A Single Drop in the Ever Flowing River

Today we spent the day hiking in Bandelier National Monument. The monument is about a 40 minute drive from Santa Fe. It was a gorgeous day, and the air was invigorating. Last time we were there, we did the main waterfall hike, but Daryn is still a bit little for that hike. None the less, with all the stairs, inclines, declines, and rough terrain, the hike was still a nice workout! I bought two new books on the trip. I ended up getting Dragonfly’s Tale by Kristina Rodanas, a fascinatingly illustrated book (dragonfly is another of my symbols). It would have been silly not to pick up The Manhattan Project: A Secret Wartime Mission. The book was edited by Kenneth M. Deitch, and was part of the Perspectives on History Series.


Bandelier National Monument protects over 33,000 acres of rugged but beautiful canyon and mesa country as well as evidence of a human presence” which goes “back over 11,000 years. “Petroglyphs, dwellings carved into soft rock cliffs, and standing masonry walls stand tribute to the early days of a culture that still survives in the surrounding communities.” The park was named after Adolph Bandelier, a Swiss anthropologist, and became a National Monument about four years after New Mexico became a state. It was very sad to hear from the first female ranger was encountered that the Las Conchas Fire burned close to 62% of the park in the summer of 2011. It is fortunate that the main areas of the park were not affected, but the wildlife surely suffered.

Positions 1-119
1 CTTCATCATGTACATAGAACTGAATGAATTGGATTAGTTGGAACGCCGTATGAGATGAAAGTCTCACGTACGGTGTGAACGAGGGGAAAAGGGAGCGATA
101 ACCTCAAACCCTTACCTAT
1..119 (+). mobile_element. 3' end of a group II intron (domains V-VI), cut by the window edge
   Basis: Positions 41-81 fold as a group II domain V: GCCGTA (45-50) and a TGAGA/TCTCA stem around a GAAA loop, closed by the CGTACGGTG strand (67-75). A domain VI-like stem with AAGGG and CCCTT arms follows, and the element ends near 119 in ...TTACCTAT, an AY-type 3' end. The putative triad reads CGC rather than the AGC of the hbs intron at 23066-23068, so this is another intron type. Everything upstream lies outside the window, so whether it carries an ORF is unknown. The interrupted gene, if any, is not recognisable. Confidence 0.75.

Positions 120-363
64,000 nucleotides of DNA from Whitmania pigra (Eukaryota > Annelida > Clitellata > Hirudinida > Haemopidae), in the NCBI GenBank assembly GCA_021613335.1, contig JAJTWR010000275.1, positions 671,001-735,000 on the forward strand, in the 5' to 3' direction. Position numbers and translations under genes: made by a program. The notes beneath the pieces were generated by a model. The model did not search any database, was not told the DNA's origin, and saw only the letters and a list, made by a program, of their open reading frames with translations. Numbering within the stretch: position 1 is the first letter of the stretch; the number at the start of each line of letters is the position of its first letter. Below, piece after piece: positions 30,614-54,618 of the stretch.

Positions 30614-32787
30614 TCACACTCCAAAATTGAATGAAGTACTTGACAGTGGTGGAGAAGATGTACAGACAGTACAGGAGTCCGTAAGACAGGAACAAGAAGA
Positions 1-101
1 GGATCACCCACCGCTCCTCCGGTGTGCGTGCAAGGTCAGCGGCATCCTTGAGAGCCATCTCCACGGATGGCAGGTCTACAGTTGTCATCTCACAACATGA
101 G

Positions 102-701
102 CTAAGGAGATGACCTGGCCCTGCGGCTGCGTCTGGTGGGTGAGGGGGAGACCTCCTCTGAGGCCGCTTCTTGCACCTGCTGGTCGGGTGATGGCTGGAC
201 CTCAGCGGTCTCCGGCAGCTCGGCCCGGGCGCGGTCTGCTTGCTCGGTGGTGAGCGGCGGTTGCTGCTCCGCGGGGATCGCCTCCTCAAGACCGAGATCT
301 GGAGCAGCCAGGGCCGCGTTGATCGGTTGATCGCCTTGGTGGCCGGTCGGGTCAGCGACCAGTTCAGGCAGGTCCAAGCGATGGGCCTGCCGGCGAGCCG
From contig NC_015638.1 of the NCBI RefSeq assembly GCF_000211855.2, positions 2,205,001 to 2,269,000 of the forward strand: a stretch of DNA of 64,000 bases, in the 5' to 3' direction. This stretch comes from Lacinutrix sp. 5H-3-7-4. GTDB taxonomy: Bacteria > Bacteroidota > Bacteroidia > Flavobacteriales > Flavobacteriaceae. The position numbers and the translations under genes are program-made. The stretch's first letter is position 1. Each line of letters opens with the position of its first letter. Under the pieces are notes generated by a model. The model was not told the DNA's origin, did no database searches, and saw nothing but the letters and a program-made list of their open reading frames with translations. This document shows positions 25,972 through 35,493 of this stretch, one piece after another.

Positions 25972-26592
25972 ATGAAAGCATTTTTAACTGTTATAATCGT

The people who settled in the Frijoles Canyon are known as Ancestral Pueblo people. In the past, these people were identified as the Anasazi.” The National Park is not far from, and closely linked to San Ildefonso Pueblo. This is where my paternal great grandmother Catalina Roybal de Lujan lived prior to 1930. There are stone mountain walls in the canyon, which are compressed volcanic ash. Many of them are filled with holes and “cave rooms” or “cavates” carved in the cliff walls. The walls also feature ancient petroglyphs (removing stone to make a picture) of the Macaw. The Macaw was a very spiritual bird for ancient people. Their feathers were actually used in many religious ceremonies. We also saw a few pictographs (painted designs).

According to the National Register of Historic Places, Bandelier National Monument spans three New Mexico counties (Los Alamos, Sandoval, and Santa Fe). It is hard to believe that this monument stretches over more than 30,000 acres of land. Today, we covered only a few of those acres. I always find myself being amazed by how small I really am. The river literally never stops flowing in that canyon. Today I realized I represent just a single drop in the ever flowing river of vast New Mexico history.

Sources:

Publications acquired while visiting the park.

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National Park Service Web Site for Bandelier National Monument

http://www.nps.gov/band/index.htm

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National Register of Historic Places

www.nps.gov/nr/

Explore posts in the same categories: Authors, Bird and Feather Symbols, Books, Digital Photography, Edification, Energy, Environment, Historical Facts, History, Nature, New Mexico, Paternal Line, Spiritual, Symbols and Imagery, Water Symbol, Workout, Worthy Reads

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